WAS "Kramer vs. Kramer" the first TV movie to win the Oscar as Best Picture of the Year? Well, no, but there is much about Robert Benton's film that suggests it might easily have been made for television. There are only a few characters, the basic situation is intimate and simple, and the film deals with a topic that can easily be taken as a sign of the times.

Sounds like the perfect TV move.

But director Robert Ellis Miller says there is an important shade of difference, something that distinguishes the film and makes it a little too good to have been made for TV. "The difference is, a little braveness," he says. "Benton was not afraid to sit on a closeup of somebody for 17, 20, 25, seconds. And television is boom-boom-boom, boom-boom-boom, keep it moving, keep it moving. They cut faster. Now, audiences love a moment of concentration on something, but in television they're always afraid someone might take that moment to change the dial.

"They're incredibly paranoid about that, but maybe they're right."

Miller would know more about these differences than many filmmakers, because he makes films both for TV and for theaters. His current theater picture is a picaresque lark called "The Baltimore Bullet." His most recent Tv feature was actually a more substantial and more artfully photographed film, "Ishi, the Last of His Tribe."

The thing is, movies for theaters seem to be getting worse as movies for television get better. Not that this is any proof of that, but CBS is advertising tonight's two-hour "Dukes of HAZARD" SPECIAL AS A "TV movie," a term that once was used only with reluctance and chagrin. In fact, CBS has ordered up 50 films for next season and other networks are bankrolling dozens of pictures, too.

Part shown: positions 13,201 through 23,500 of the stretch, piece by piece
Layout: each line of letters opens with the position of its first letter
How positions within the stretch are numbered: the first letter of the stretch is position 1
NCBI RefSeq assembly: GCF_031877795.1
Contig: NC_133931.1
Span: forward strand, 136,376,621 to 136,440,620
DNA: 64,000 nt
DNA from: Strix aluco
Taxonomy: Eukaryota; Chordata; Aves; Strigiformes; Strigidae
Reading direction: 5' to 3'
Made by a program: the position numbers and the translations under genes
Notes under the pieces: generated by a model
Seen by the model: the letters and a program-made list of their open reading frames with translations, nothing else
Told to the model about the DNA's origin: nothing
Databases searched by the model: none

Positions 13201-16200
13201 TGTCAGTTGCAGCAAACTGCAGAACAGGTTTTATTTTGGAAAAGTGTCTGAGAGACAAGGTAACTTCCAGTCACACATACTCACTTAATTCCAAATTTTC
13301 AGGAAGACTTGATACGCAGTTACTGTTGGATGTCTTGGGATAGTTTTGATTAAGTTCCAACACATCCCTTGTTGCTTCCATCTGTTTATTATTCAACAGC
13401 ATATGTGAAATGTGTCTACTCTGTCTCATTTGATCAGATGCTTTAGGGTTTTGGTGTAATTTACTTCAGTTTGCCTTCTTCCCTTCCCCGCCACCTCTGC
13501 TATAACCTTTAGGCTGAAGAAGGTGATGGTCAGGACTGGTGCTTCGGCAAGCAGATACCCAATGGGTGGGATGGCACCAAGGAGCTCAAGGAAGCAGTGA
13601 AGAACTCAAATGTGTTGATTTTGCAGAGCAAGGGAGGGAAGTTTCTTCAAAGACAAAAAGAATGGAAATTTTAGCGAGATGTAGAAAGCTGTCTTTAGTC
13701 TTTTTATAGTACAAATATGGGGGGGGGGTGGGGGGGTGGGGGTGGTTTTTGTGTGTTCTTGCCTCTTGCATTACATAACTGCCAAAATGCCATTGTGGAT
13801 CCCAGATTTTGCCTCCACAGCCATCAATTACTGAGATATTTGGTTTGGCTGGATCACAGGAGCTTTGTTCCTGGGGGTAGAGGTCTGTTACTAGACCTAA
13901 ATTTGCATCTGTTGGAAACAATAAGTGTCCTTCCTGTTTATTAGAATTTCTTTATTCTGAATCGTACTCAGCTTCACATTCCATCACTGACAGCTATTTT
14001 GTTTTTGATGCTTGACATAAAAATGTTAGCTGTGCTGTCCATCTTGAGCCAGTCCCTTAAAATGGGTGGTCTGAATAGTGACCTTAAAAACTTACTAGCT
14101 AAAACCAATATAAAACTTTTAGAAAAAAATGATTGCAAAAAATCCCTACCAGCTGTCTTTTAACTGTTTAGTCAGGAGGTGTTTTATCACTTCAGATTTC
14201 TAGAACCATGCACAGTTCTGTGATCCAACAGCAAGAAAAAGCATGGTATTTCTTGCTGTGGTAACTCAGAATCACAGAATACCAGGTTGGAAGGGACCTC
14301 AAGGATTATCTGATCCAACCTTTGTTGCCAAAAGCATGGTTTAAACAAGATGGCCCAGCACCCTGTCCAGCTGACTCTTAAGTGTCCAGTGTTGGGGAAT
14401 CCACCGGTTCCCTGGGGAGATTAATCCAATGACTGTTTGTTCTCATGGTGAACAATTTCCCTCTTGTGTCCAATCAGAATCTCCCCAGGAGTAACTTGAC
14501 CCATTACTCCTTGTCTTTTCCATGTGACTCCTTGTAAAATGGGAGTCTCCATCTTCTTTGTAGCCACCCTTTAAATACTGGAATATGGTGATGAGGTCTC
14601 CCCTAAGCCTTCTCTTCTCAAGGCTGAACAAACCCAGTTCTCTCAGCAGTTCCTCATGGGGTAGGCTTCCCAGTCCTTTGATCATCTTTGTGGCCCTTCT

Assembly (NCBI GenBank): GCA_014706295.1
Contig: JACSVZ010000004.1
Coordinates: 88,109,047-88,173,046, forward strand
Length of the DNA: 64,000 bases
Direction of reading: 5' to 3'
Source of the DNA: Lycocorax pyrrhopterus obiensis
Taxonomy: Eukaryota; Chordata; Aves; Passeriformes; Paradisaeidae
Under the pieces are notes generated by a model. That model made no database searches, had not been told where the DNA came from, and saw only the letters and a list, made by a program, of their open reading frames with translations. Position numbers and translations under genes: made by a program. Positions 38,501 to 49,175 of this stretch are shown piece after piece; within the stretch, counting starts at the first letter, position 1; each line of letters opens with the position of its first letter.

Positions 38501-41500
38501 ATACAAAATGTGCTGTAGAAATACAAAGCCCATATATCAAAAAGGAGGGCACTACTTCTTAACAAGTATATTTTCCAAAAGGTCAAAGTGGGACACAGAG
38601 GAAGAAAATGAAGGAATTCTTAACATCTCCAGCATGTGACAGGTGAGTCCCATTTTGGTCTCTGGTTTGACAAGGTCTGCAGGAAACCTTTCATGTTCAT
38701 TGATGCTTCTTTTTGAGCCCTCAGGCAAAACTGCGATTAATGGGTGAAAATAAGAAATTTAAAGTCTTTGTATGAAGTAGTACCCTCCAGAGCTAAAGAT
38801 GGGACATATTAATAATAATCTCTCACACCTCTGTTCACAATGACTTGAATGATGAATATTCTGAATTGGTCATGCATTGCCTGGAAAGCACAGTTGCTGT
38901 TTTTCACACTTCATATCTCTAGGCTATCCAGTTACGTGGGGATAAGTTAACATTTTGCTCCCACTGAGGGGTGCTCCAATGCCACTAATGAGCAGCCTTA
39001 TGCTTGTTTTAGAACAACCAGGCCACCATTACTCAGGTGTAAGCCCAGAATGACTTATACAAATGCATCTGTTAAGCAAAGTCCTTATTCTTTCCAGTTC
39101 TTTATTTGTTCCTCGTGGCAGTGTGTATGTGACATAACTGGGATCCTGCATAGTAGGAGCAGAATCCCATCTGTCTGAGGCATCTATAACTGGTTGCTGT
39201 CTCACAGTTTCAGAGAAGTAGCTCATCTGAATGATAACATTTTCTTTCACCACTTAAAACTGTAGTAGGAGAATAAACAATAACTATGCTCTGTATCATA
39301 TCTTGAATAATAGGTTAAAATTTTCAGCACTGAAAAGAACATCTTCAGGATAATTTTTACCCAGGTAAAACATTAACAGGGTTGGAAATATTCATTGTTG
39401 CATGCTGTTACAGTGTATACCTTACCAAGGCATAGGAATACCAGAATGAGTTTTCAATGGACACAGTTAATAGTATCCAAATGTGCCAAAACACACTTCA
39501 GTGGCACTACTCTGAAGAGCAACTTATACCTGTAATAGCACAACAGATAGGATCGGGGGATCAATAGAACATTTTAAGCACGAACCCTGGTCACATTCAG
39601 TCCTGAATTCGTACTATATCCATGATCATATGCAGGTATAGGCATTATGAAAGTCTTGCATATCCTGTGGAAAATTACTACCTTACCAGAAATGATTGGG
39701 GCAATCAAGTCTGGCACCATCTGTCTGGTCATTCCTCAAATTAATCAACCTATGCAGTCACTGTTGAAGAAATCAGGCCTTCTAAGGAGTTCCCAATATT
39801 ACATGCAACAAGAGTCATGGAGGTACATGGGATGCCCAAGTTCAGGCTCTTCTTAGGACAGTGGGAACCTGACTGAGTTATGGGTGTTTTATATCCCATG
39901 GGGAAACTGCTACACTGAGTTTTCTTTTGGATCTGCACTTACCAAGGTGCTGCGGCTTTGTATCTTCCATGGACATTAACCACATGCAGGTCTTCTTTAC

Some movies made for theaters look as though they could just as easily have been made for television. Miller, who got his start in TV, says one of the differences is, "Films have to be larger than life, and the smaller entity belongs to the home. The larger one, the one with scope, is one you have to see on a big screen. The tale of an Indian teaching children ('Ishi') is perfect to bring into the living room. If it were a feature, I would have had to add bloody episodes, that kind of thing, and I didn't want to."

If he had been making "Ishi" for the theaters, Miller would have had a bigger budget, but not much else that was different. "A better dressing-room," he half-jokes. "A telephone. A larger crew. I might have had 20 horses instead of having to make do with 10. But I wouldn't have done it as a picture, anyway. It's too interior. It was really a very personal story, which is the ideal television."

On the other hand, he thinks certain recent or current pictures would have been just as much at home on TV. "'coal Miner's Daughter' would have made a wonderful television show," he says. "It didn't have to be a film. It had the investigation of a lifestyle -- poverty, family -- and all that is wonderful on television. Couldn't "The Seduction of Joe Tynan' have been a TV movie? I think so. Whereas 'The Rose' had to be a movie, because it's about size."

Miller, whose best movie-movie was a diligent, sensitive adaptation of "The Heart Is a Lonely Hunter" by Carson McCullers, leaped the gap from the last sterling days of live TV drama to the first harried days of making filmed episodes for TV shows in Hollywood. t"I don't think there's a rung on the television ladder that I missed," he says.